Etsy lets you create coupon codes that customers can use to receive discounts on products, and it's a great way to find out where your customers are coming from and bring them back in for a return visit. I always include a coupon code in the thank you card I send out with my packages that customers can use for a discount on their second purchase, and you can create special coupon codes for different events . . . is it your birthday? Offer a special birthday coupon code for the week! Feeling festive at Christmas time? Create a holiday coupon code! Or are you wondering how your customers are ending up in your shop? Advertise one coupon code on your facebook page, another on twitter, another on your blog, and so on--that way, you can track which codes are being used the most frequently to find out which of your marketing techniques are the most effective.
How 'bout a giveaway?
I think offering giveaways is a great way to find new customers and spread the word about your shop--obviously, you can't go overboard with them or you'll never make any money, but find a blog you like whose readers you think will love your work and shoot the writer an email to ask if they'll host a giveaway for your shop.
Be aware, though, that some bloggers will charge you for hosting a giveaway, but if it's a big blog with a lot of readers, maybe it's worth it--after all, a lot of readers means a lot of potential customers! I've never paid to do a giveaway (it just seems to me like you shouldn't have to pay to give away free stuff), so you can certainly find people who are happy to host your giveaway at no charge. In my experience, you're best served by giving away store credit of at least $20--people love being able to choose whatever they want from your shop, but if you're only giving away a few dollars' worth of credit, they don't feel like it's worth taking the time to enter. And while it might feel like you're giving away a lot of valuable product, think of all the people who will be checking out your shop and falling in love . . . you'll probably end up making a lot more than you gave away!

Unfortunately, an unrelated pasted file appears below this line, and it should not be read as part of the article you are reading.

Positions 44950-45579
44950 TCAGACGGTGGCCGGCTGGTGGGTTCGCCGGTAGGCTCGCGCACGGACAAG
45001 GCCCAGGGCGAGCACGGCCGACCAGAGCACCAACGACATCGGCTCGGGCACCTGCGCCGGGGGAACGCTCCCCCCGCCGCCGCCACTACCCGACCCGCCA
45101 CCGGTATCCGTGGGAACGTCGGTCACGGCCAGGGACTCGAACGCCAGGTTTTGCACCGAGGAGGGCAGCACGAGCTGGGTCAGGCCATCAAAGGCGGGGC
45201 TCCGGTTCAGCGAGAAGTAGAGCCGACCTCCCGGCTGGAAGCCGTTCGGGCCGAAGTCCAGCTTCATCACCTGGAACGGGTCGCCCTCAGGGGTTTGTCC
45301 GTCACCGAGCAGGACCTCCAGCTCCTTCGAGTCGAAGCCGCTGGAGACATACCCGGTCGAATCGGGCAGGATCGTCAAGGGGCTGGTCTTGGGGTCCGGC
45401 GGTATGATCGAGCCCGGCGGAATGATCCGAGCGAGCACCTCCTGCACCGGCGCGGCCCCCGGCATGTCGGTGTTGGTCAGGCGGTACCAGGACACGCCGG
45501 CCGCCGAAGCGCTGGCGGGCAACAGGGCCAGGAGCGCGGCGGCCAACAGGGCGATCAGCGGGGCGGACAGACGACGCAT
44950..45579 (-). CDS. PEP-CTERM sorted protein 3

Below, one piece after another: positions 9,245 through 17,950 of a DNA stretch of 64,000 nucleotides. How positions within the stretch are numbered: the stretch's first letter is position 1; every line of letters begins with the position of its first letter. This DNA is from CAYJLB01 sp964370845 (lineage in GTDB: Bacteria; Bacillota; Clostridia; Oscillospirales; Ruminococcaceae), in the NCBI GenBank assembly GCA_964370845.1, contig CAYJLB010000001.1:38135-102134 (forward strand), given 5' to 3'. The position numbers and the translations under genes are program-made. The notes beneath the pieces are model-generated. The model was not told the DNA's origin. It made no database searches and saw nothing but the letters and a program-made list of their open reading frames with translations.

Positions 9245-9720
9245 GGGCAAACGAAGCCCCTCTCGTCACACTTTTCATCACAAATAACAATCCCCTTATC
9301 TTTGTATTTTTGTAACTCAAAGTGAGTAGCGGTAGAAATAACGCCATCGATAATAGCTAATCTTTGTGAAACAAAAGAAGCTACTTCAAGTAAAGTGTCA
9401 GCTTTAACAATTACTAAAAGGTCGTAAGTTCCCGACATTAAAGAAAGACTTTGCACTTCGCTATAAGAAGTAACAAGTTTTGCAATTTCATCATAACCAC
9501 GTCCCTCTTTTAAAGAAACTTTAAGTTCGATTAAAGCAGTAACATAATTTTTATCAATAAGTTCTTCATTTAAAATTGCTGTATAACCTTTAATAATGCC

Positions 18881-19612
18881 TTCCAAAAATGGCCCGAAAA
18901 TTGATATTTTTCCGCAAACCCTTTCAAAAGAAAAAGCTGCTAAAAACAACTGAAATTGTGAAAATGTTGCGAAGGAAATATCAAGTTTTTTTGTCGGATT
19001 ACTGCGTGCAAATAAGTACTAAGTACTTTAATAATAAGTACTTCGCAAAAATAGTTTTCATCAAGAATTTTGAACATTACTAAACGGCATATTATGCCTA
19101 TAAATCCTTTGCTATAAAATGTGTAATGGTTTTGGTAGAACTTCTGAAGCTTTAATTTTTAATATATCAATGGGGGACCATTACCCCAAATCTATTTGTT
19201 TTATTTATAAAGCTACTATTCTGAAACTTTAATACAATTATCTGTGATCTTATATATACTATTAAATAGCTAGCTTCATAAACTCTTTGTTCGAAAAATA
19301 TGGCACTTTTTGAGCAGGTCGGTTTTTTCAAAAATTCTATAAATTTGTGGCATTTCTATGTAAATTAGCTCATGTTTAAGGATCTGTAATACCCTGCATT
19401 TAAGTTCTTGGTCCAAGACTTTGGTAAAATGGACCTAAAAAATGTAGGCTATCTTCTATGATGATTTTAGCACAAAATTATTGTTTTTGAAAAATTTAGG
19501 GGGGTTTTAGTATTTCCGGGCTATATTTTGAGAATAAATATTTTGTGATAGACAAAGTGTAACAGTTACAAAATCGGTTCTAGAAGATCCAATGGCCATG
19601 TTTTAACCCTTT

Maybe you already have a facebook page or a blog to promote your shop . . . another great way to get your shop noticed is to advertise on blogs whose readers you think might be interested in your products.
Most bloggers offer ad space for pretty darn cheap, and you can get some new traffic headed your way as readers notice your cute lil button on the sidebar of their favorite blog. I know, it kind of hurts to spend money on advertising, but if it brings you more sales, it's worth every penny!
One of my favorite parts of selling on etsy is the personal side--making friends with customers and other sellers is a huge part of the etsy experience, so be friendly! Join some teams that are related to your craft or your location to share advice and experience and meet new people.
I love the pals I've made on etsy . . . Lori of Jewllori is an absolute riot, Haley of Handmade by HJWilke always has something sweet to say that totally makes my day, and I think Amanda of Amanda's Beans is my proverbial kindred spirit. Having some etsy friends means you'll know just where to turn for advice on your shop, honest comments about your products and prices, and answers to questions you might have, not to mention that you share a common interest already--we're all hanging out on etsy because we love to buy and sell the things we've whipped up ourselves, and wouldn't you love to have some craft buddies? The only downside of etsy friends is the sad realization that you don't all live next door to each other and probably won't get to hang out in real life, but I guess that's an occupational hazard of etsy selling that you'll just have to come to terms with. Or you could be a little hermit hiding alone in your etsy shop if you'd rather take that route, but the friendly option is probably more fun.
Off you go now! Get to work on your shop and stay busy behind the scenes, and I wish you billions and zillions of sales. Also, I want to come vacation with you in your Tuscan villa when you've made your millions on etsy.